Rap hit a new highpoint in 2019, achieving record shares in terms of both singles and album consumption according to Official Charts Company data analysed and released today by record labels association, the BPI.

The analysis, compiled from both purchases and streams of albums and tracks, found that releases classified by the Official Charts Company as Rap/Hip Hop accounted for historically high shares in 2019.

In the singles market, releases from the genre comprised well over a fifth (21.5%) of all consumption – up from 20.9 per cent in 2018, and a new high since the BPI began analysing the genre’s share in 1998.

Most remarkable is that in the five years from 2015 to 2019, UK artists’ share of Rap’s sales and streams increased from 10.0% to 26.9% on albums and from 15.5% to 42.2% on singles.

James Walsh, General Manager Neighbourhood Recordings – the label owned by Dave's managers Benny Scarrs and Jack Foster and whom Dave releases on, said:

"It's great to see Rap at the heart of popular culture and to see how big its footprint has evolved and grown over the last few years. There's so many talented British artists within the genre that are connecting with people of all backgrounds on their own terms, and that's really powerful. Audiences today are very tuned in – artists who are the most authentic to themselves have shown time and time again that integrity in their message and music wins out."

While American artists such as Post Malone and Lil Nas X were among those to have the biggest hits last year, UK talent really came to the fore: Stormzy achieved his first ever Official Singles Chart No.1 with     Vossi Bop, and both AJ Tracey (Ladbroke Grove) and Aitch (Taste (Make It Shake)) made the top three. In addition, there were top 10 hits for British artists such as Dave, Russ & Tion Wayne, Young T & Bugsey and Mist among others.

It was also a stellar year for UK rappers in the artist albums market, in which Rap/Hip Hop claimed a 10.8 per cent share. Stormzy took Glastonbury by storm with a triumphant headline slot, while his December-released second album Heavy Is The Head went on to give him another number one. There was also great success for Dave, commercially and critically – his debut Psychodrama went straight to No.1 on the Official Albums Chart on its release in March, and in September was awarded the Mercury Prize for Album of the Year. Both Dave and Stormzy were recognized at the 2020 BRITs, with Dave picking up British Album of the Year and Stormzy honoured as British Male Solo Artist. They also gave memorable spectacular performances on the night, with the power of their message resonating well outside the domed walls of the O2.

Other UK artists enjoying top 10 album success in 2019 included AJ Tracey (with his self-titled full-length debut, which reached number three), D-Block Europe (two top 10 albums in 2019), Skepta, Mostack, Loyle Carner, Fredo, Slowthai, Kano and Krept & Konan. There were also top 10 placings for the American-born Post Malone (a No.1 album in September with Hollywood’s Bleeding), Tyler The Creator (winner of Best International Male Solo Artist at the 2020 BRIT Awards), Kanye West and NF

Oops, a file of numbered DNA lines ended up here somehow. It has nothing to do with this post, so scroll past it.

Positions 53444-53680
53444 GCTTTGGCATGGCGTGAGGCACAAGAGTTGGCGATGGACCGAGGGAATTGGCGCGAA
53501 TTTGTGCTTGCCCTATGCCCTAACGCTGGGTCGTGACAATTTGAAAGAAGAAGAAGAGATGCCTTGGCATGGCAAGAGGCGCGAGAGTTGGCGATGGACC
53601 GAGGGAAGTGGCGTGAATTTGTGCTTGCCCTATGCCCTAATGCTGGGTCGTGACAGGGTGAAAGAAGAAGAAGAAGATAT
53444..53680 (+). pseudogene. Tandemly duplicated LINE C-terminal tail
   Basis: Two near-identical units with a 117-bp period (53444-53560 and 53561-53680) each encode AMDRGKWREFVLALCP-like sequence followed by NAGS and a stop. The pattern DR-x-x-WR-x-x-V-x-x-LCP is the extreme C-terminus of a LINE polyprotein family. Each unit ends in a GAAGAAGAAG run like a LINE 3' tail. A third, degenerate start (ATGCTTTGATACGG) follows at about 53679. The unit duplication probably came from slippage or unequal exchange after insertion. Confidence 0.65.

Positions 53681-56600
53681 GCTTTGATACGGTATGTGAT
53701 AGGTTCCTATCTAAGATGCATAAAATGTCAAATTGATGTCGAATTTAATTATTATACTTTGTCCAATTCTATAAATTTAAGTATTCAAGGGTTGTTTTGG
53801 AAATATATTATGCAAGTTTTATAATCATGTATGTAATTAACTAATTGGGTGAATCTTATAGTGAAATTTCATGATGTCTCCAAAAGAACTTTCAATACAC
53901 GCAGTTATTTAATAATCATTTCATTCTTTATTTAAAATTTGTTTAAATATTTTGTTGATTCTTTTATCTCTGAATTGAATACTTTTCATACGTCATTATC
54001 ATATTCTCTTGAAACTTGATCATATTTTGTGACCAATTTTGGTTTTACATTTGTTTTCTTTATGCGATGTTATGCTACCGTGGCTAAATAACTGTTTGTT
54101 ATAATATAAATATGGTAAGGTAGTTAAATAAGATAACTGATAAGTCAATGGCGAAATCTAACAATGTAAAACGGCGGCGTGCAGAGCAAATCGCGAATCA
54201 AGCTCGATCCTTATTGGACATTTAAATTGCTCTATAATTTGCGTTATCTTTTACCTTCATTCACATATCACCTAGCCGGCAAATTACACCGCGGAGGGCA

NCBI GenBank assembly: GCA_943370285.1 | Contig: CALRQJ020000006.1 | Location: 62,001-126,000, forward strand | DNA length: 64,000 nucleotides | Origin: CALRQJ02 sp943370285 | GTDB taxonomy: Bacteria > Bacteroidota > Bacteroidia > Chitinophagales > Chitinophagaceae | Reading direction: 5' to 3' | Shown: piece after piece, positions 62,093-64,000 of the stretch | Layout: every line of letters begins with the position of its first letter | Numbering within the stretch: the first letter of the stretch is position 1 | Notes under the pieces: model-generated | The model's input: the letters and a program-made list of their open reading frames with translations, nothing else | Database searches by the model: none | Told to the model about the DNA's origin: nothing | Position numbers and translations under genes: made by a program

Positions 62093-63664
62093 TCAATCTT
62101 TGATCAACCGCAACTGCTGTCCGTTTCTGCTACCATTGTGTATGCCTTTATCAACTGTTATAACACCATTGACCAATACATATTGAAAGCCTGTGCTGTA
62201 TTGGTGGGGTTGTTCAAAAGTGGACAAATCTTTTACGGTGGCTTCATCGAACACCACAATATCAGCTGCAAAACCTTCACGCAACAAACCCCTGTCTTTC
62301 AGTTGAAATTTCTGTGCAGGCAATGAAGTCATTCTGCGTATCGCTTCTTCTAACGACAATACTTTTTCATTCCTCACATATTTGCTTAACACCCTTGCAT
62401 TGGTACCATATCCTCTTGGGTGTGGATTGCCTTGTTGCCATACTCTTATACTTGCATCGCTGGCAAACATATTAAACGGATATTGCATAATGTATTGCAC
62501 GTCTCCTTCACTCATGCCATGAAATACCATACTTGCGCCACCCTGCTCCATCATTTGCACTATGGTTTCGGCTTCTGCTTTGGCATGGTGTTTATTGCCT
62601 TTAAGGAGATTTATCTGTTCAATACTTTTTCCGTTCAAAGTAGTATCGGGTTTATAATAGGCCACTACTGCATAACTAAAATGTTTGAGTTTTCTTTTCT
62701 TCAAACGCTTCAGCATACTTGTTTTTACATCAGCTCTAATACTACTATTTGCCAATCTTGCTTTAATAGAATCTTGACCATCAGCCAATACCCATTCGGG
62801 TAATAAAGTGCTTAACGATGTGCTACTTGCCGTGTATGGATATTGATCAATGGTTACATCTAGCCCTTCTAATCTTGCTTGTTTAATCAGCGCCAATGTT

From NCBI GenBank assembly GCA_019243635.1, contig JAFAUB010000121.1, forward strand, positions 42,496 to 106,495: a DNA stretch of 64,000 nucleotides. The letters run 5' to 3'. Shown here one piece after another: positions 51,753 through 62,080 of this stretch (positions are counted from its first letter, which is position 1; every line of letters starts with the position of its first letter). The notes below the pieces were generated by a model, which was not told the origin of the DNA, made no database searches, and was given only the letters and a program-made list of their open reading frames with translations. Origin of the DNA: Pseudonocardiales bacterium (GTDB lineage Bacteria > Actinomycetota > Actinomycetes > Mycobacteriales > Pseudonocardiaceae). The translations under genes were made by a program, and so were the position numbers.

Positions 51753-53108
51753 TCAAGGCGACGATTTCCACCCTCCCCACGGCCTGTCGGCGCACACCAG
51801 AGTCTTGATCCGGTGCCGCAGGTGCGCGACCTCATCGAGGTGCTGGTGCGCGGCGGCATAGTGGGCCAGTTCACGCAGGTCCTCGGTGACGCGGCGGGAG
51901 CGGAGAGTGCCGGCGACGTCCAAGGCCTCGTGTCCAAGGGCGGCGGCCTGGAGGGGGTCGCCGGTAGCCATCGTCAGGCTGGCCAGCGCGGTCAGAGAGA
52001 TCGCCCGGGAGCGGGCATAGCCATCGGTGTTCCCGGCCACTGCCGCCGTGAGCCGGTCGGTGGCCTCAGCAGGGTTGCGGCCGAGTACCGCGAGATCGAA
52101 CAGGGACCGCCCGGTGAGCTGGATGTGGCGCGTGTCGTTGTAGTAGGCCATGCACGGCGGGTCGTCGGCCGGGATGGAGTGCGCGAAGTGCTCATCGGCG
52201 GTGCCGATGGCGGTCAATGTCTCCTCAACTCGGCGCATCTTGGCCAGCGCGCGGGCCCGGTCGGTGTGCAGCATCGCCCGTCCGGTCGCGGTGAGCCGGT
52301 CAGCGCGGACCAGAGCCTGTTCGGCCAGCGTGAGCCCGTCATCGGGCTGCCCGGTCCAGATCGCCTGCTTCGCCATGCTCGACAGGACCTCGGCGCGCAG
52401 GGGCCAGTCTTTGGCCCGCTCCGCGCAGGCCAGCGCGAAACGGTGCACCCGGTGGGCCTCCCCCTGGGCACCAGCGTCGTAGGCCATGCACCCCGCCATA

Recent years have also seen a number of female artists achieve notable success in what has often been seen as a male-dominated genre. UK performers such as Kate Tempest and Little Simz have had albums shortlisted for the Hyundai Mercury Prize (the latter making the shortlist with her 2019-released Grey Area), with Stefflon Don scoring Platinum singles with both Hurtin’ Me (with French Montana) and Boasty (with Wiley, Sean Paul and Idris Elba). US rapper Cardi B’s Invasion Of Privacy made the top five of the Official Albums Chart and one of the breakout stars of 2019, Lizzo, has roots firmly in the Hip Hop/Rap scene, while artists such as Megan Thee Stallion and Doja Cat look set for great success in 2020.

Hip Hop and Rap’s profile has not always been as prominent in the UK market – its share has been as low as 3.6 per cent in the singles market (in 1999) and 1.7 per cent in the albums market (1998). In the early-to-mid 2000s it enjoyed a rich seam of success, however, climbing to 13.7 per cent of singles sold and 6.4 per cent of albums in 2004 through artists such as Eminem, Outkast and The Streets.  Since then its share has fluctuated but its rise in recent years, including the resurgence of Grime, has been remarkable – its share of singles consumption in 2019 (21.5%) is almost twice that recorded as recently as 2015 (11.0%). In 2019 it was second only in the singles share table behind Pop (33.1%), and third in the albums table, behind Rock (38.0%) and Pop (27.5%).

Early indications for Rap/Hip Hop in 2020 remain encouraging, with the genre landing three of the top 10 albums of the first quarter – by Stormzy (Heavy Is The Head), Eminem (Music To Be Murdered By) and J Hus (Big Conspiracy).

The BPI’s annual yearbook All About the Music 2020 gives a detailed insight into the year in UK recorded music in 2019 through lots of facts, figures and informed analysis.

“All About The Music 2020” is available free to all BPI members and can be purchased from the BPI’s website here